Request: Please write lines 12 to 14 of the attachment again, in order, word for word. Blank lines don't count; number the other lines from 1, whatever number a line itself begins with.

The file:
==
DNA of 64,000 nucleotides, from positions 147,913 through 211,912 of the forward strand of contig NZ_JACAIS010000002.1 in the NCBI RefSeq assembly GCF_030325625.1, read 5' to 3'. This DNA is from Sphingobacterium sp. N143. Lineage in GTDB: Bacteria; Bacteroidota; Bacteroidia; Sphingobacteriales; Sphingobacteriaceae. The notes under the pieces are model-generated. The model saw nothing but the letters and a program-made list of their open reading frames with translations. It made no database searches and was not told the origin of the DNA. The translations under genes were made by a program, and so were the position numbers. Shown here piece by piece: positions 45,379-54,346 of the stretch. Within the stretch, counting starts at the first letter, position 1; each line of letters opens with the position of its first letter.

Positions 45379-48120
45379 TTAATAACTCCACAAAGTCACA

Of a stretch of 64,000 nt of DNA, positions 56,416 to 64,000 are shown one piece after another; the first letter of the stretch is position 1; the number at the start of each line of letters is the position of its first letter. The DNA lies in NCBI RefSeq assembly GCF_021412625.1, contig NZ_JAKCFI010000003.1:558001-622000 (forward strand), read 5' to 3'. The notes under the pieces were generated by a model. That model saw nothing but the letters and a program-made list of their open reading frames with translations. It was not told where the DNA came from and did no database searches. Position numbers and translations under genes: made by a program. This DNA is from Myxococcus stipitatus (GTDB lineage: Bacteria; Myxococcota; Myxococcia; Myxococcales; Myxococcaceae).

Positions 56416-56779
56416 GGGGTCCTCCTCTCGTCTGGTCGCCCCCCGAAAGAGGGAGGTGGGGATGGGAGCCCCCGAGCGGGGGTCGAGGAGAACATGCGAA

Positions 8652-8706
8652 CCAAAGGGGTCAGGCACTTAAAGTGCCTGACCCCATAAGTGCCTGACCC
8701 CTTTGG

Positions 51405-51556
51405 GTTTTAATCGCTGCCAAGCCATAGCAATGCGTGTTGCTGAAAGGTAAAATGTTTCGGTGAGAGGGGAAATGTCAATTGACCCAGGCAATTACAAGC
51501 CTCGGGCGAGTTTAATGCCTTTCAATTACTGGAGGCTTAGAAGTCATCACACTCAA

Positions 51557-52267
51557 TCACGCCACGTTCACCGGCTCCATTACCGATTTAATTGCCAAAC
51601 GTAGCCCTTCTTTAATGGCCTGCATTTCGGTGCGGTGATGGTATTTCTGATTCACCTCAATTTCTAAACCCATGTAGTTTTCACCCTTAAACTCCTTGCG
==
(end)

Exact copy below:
51501 CTCGGGCGAGTTTAATGCCTTTCAATTACTGGAGGCTTAGAAGTCATCACACTCAA

Positions 51557-52267
51557 TCACGCCACGTTCACCGGCTCCATTACCGATTTAATTGCCAAAC